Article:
Exploring one of the World Cup's most unique storylines
Football is a cruel mistress. It doesn’t take into account any claim of deserving or taking something for granted. At its top level, it takes everything and gives nothing back. It is why very few of the Greatest Of All Time (G.O.A.T) players have been able to complete the coveted trophy haul. Some have won the Euros but not the world cup. Some haven’t been able to win the European Cup/Champions League. But what football does give, are chances to achieve that and win everything.
Millions of fans all around the world watch football matches regularly. They support clubs all around the world and are very passionate for their respective clubs. Every four years though, those millions turn to billions. It is for this reason, the World Cup is a very unique thing. It is expected that this years’s FIFA World Cup will be watched by more than 3 Billion people, almost half of the Earth’s population.
Playing for top clubs, top players get a chance to win club football prizes regularly, in an increasingly polarised European club football. A chance missed or an error can be devastating for sure, but there is a chance to make it up the following season. International football doesn’t work that way. Tournaments come along every four years and at their peak, players are only able to play around 4/5 of them. That is why the joy is so ecstatic and pain so heartbreaking. Simply put, the World Cup is a tournament which makes grown men cry.
Some of the best storylines at any World Cup, are those of redemption. The amount of mental pressure it takes on an individual is unimaginable and the strength to overcome it is extraordinary.
Let’s take some examples of this World Cup itself.
Starting from the back, goalkeeper Guillermo Ochoa of Mexico shined bright for his country before, but got crushed at club football in between the last two World Cups playing unsuccessfully for Malaga and currently or a club in an average Belgian league. He had a lot of doubters coming into the tournament, but he proved them wrong with heroic displays for his side especially in the defeat of World Champions Germany.
Another goalkeeper, Cho Hyun-Woo was relegated with his club this season, a pattern which is repeated several times in this World Cup. Even though, failing with his club side, he became a national hero with an outstanding performance against the Germans helping his team win 2-0.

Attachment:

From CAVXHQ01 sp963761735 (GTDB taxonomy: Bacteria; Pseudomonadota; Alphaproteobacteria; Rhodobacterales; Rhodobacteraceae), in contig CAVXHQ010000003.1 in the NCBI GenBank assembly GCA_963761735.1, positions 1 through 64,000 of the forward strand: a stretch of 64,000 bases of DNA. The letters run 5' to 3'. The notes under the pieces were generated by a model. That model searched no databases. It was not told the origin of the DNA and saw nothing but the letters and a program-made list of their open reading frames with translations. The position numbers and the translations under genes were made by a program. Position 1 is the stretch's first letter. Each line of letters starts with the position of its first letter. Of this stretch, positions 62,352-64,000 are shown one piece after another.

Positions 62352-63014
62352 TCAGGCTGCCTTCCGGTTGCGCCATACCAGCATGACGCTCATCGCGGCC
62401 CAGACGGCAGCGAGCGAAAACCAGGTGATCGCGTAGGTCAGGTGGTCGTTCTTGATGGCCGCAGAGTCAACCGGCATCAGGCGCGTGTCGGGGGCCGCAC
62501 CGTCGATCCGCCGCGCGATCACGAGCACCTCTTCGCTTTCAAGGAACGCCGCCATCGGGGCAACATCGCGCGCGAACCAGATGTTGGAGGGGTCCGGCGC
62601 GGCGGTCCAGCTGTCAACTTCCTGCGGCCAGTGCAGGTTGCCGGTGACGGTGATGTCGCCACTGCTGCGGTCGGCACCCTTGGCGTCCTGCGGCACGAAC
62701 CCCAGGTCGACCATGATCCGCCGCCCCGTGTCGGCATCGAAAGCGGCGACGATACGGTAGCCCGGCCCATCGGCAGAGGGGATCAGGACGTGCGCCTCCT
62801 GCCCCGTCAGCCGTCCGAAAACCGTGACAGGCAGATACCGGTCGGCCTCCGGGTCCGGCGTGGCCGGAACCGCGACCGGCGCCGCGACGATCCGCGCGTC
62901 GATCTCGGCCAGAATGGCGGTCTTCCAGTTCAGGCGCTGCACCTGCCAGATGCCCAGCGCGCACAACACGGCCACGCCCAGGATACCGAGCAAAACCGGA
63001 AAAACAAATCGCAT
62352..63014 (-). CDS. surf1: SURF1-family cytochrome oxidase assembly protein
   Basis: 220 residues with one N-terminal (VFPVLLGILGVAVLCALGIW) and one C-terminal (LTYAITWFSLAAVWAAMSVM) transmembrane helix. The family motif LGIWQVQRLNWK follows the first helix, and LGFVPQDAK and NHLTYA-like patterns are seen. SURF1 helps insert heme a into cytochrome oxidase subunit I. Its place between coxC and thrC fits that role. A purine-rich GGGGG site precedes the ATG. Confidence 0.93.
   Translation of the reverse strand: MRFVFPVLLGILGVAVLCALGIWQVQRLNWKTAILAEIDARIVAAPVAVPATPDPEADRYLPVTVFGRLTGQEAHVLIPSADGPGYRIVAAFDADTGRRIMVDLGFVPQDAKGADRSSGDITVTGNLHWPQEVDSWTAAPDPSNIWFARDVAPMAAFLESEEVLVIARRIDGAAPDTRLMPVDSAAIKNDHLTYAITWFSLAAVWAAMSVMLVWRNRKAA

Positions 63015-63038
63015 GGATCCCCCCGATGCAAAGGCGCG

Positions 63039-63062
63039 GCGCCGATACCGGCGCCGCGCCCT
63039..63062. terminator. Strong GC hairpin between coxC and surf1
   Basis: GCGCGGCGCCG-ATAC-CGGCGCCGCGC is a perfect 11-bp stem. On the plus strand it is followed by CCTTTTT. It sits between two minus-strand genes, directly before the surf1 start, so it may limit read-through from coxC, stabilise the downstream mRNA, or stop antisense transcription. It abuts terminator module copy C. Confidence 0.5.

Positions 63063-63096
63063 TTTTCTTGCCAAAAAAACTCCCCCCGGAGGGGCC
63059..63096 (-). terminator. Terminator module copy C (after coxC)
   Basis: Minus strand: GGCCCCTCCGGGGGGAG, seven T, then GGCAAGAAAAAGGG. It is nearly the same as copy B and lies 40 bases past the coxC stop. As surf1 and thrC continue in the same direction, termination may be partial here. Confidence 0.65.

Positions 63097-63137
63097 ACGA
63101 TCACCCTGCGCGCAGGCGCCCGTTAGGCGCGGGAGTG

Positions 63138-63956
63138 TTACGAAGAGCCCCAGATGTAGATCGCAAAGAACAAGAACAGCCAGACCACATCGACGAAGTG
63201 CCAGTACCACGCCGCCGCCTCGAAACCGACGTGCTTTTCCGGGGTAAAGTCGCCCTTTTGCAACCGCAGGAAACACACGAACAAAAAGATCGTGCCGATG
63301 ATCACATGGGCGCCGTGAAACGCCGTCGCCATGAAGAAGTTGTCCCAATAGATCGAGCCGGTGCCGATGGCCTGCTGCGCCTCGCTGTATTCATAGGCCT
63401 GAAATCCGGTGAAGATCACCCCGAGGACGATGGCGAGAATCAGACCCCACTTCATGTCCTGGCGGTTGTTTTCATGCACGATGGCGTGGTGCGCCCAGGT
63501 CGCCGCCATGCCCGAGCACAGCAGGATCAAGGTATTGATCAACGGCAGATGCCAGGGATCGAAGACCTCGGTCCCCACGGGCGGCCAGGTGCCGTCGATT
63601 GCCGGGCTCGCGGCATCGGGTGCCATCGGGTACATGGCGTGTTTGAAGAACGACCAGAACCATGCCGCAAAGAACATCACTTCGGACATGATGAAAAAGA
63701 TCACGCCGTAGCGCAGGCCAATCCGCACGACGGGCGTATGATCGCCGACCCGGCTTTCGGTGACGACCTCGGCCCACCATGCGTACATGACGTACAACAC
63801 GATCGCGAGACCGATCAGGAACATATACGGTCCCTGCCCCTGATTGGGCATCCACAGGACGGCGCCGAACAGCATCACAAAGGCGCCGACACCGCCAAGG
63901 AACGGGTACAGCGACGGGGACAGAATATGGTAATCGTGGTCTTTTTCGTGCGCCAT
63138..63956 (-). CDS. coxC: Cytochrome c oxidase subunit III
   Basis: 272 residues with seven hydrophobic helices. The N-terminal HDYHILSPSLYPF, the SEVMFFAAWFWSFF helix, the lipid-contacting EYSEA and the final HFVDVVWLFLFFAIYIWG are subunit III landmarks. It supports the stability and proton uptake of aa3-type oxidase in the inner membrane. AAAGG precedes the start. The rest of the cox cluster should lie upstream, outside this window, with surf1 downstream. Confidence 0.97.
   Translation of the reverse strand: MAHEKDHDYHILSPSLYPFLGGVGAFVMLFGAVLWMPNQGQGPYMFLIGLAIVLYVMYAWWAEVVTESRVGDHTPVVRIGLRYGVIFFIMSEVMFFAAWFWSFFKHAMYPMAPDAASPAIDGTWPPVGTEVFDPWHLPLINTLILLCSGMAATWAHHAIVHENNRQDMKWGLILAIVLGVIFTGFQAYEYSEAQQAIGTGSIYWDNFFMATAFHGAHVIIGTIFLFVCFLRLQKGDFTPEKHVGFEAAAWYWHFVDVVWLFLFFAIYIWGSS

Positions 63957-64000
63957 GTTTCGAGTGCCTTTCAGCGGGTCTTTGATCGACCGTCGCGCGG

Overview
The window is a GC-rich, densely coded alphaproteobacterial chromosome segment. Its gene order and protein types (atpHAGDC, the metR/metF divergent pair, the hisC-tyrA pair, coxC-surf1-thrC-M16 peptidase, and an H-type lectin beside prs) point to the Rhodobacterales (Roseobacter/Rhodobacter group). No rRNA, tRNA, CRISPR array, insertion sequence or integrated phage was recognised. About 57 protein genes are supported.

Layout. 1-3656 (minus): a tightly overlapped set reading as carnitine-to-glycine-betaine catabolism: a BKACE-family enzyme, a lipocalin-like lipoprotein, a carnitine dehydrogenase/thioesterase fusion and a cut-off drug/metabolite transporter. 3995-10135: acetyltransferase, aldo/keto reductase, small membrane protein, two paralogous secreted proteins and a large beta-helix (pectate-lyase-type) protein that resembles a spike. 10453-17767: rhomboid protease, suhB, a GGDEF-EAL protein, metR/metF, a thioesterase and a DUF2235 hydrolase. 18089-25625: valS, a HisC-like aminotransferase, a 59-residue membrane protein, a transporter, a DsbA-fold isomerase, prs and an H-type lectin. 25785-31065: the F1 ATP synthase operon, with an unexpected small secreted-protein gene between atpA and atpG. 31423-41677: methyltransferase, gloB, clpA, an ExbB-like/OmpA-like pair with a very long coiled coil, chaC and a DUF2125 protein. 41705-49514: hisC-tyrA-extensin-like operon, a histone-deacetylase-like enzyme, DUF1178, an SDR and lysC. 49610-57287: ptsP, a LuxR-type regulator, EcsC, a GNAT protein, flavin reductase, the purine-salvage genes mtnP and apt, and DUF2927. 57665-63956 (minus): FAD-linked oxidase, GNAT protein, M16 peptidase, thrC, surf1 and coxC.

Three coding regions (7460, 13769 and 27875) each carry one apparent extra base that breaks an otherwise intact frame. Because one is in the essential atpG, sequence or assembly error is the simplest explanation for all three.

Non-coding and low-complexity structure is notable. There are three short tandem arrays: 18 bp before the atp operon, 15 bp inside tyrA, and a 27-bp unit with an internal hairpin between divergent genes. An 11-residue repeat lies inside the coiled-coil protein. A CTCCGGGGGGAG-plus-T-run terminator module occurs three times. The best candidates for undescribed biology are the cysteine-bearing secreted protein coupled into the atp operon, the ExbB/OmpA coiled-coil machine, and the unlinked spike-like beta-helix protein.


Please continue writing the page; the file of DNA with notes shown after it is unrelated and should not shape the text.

Nancer Chadli got relegated with his club side West Brom, but redeemed himself with Belgium, scoring the winning goal with the last kick of the match in a thrilling 3-2 win over Japan. Xherdan Shaqiri got relegated with his side, Stoke City, but scored the winning goal against Serbia in a politically charged match in Group E and thus helping Switzerland advance to the knockout rounds.
This phenomenon also carries forward to the managers. Roberto Martinez, a manager who was in charge of a relegated Wigan Athletic side and then of a defensively shambolic Everton side had his reputation hanging on a thread. After being fired from his Everton job, he was widely touted as someone who’d not be getting another top-level job. He convinced the Belgium FA to give him the job. Belgian team could’ve been his last roll of the dice in top level management. Then he went on towards masterminding this golden generation of Belgians to a resounding victory over the pre-tournament favorites Brazil to advance to the Semi-finals.
The story of redemption also applies to one of the best strikers of all time, El Fenomeno Ronaldo and his perhaps is the greatest of such stories. The Brazilian striker is an icon for the World Cup. As someone on the top of his game in the 1998 World Cup, he was leading the line for an impressive Brazilian side on their way to a second successive World Cup triumph. He was their Golden Boy and all hopes were on him. Brazil played hosts France in the final. This was Ronaldo’s moment to write his name in the folklore. On the night before the day of the final, he had a panic attack. Something caused it. Maybe it was due to all these expectations piled on him. He couldn’t cope with it. He was in a haze the morning of the final. The coach elected not to play him, but he requested and forced himself into the lineup. Ronaldo badly underperformed and as did his teammates. On the day Ronaldo was supposed to write himself into history books, another player rose up and did, Zinedine Zidane. Zidane scored two headers and lead the hosts to a resounding 3-0 win.
Ronaldo was made a scapegoat in the media in his country. His reputation was in damaged. He could’ve retired from the national side under such pressure. He didn’t. But the hard times continued. Even worse was the fact that he ruptured his collateral ligaments in the qualifiers for the next World Cup. It took immense strength, both mental and physical from him just to be fit for 2002 one. What followed was a story of redemption even Hollywood couldn’t have written. Ronaldo scored twice against the German goalkeeping legend Oliver Kahn in the Final in Japan and exorcised his demons. Brazil won their fifth World Cup and Ronaldo remained the top scorer at the quadrennial global showpiece till being overtaken by Miroslav Klose in 2014. Ronaldo became the greatest footballer Brazilian ever produced after Pele.
There can be no doubts about the fact that the World Cup is the greatest sporting spectacle on the planet. Similarly, there are no doubts about the fact that it creates the greatest storylines in the history of this sport. But for the players and managers involved, it is the chance at redemption that has them coming back. A chance which if taken, rights all previous wrongs and exorcises all demons of the past. Oh, football, you giveth and you taketh away.
Published 07 Jul 2018, 20:46 IST